A more interesting question, however, is not why the consumption increased but how was this consumption financed? To understand that, we need to explain how the increase in the wealth was ‘notional’? It was purely ‘notional’ to the extent that its value had increased due to higher valuation in the stock market so that the increased wealth could not be realised from the stock market by all the stock holders at the same time. Any attempt to ‘realise’ the increased value of the wealth in the stock market by selling the stocks at their higher prices by all the investors at the same time would have meant a collapse in the stock market itself. Thus, the increase in wealth was merely notional. That being the case, any increase in expenditure on consumption based on this increase in wealth had to be financed by taking more debt based on the increased collateral in the form of enhanced value of wealth. It is here that the debt spiral began in the US. During the 1990s, the household debt stood at 95.6 percent of the total disposable income of that sector (see table 2). In other words, the household debt was almost equivalent to the total income of the sector as a whole in the 1990s. Such high levels of debt-income ratio were ominous signs for the US but the Federal Reserve did not pay heed to the dangerous growth in the debt-income ratios, instead they were busy propagating the argument that the US economy had entered a new phase of ‘new economy’ where business cycles were a thing of past.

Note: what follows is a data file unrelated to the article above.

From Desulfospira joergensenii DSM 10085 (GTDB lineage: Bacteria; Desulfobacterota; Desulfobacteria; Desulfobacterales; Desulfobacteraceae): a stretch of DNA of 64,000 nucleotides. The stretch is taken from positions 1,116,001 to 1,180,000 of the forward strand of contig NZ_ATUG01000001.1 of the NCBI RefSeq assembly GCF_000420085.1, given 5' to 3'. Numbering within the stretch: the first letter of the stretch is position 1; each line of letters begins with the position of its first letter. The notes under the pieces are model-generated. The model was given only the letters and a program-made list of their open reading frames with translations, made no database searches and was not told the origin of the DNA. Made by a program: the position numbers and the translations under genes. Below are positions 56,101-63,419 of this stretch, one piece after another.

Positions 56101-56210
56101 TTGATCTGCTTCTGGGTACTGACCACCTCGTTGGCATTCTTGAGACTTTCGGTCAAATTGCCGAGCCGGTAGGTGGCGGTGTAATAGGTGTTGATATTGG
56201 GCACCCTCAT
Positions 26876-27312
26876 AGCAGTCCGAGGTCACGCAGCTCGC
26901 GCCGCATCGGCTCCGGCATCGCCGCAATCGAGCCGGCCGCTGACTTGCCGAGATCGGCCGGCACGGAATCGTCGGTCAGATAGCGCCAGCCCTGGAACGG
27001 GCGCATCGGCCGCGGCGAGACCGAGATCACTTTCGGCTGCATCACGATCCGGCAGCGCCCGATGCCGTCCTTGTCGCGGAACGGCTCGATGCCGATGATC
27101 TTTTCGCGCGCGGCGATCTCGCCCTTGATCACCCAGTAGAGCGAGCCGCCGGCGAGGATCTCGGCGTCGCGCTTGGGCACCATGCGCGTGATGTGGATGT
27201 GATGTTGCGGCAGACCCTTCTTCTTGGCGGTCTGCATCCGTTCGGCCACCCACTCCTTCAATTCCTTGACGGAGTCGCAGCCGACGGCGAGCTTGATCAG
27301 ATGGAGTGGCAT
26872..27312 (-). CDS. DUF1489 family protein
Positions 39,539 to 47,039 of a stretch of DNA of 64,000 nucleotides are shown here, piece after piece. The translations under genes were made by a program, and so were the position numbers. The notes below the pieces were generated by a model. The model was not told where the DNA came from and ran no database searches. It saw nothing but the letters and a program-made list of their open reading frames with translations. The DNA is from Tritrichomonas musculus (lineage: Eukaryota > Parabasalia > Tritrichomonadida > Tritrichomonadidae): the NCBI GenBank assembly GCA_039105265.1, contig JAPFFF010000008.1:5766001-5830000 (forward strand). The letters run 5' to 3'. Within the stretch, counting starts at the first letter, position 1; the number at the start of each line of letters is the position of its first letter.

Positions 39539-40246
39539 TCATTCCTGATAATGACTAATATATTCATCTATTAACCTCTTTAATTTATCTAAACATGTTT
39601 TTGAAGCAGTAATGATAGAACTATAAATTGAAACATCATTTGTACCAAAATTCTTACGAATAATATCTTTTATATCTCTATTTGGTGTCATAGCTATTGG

|S&P 500 real average annual growth rate||4.6||-5.9||8.3||14.5||2.28|
|S&P 500 real growth minus GDP real growth||0.2||-9.2||5.4||11.3||-0.4|
|Total HH Debt/ Disp Pers Income||67.3||67.6||77.2||95.6||130.08|
|Total HH Debt/ Financial assets||17.5||20.5||23.1||22.8||30.32|
|HH bank deposits+govt. sec/Financial assets||23||25.9||26.7||18.8||15.96|
Source: First Four Columns from p.228, Pollin (2005) and last column author’s calculation from the Flow of Funds Accounts of the Fed
Such sleight of hand by the mainstream economics, however, had to face the reality when the economy witnessed the Dotcom bubble go burst in 2001. The business cycle was back as indeed it is a part of the working of any normal capitalist economy, contrary to the claims of the new economy enthusiasts. A decline in the stock market meant a decline in the wealth of the households too and the increased wealth effect was bound to reverse but the debt taken against the increased wealth earlier remained nonetheless.
The Mortgage Boom of the 2000s and the seeds of destruction